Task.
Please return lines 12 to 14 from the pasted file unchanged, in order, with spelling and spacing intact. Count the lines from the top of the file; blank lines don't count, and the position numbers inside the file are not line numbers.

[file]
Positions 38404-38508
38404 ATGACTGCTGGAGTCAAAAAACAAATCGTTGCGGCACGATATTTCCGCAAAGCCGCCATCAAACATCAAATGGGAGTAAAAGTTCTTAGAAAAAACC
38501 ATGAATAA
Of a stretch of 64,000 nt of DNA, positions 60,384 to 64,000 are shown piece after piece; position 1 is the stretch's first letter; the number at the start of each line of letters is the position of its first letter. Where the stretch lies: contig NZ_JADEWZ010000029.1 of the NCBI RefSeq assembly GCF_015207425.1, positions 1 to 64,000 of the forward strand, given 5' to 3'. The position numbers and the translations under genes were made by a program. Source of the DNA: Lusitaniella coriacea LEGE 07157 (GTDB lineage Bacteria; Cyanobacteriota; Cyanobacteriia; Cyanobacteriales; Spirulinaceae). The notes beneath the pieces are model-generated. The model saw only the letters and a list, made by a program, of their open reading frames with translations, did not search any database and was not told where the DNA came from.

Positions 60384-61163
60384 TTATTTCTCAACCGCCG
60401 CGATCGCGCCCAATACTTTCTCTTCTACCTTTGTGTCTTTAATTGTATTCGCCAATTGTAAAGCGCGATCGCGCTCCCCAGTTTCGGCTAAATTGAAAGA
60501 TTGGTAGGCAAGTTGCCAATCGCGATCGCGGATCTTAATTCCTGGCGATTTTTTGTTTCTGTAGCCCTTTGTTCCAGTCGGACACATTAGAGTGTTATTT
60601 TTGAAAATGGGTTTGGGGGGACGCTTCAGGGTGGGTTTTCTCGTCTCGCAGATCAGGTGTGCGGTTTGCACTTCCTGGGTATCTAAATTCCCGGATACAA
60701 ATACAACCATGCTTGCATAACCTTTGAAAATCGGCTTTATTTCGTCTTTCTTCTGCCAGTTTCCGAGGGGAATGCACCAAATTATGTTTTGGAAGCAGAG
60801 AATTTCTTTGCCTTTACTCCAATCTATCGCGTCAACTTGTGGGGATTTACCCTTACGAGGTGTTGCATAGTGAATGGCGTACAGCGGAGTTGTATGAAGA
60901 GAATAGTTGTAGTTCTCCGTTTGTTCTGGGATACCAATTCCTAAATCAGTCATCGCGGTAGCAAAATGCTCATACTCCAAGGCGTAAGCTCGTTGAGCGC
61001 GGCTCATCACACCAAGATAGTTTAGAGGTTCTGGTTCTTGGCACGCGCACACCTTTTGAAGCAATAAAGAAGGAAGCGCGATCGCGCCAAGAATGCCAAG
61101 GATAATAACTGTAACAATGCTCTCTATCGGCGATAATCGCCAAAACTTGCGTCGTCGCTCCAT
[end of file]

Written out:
60901 GAATAGTTGTAGTTCTCCGTTTGTTCTGGGATACCAATTCCTAAATCAGTCATCGCGGTAGCAAAATGCTCATACTCCAAGGCGTAAGCTCGTTGAGCGC
61001 GGCTCATCACACCAAGATAGTTTAGAGGTTCTGGTTCTTGGCACGCGCACACCTTTTGAAGCAATAAAGAAGGAAGCGCGATCGCGCCAAGAATGCCAAG
61101 GATAATAACTGTAACAATGCTCTCTATCGGCGATAATCGCCAAAACTTGCGTCGTCGCTCCAT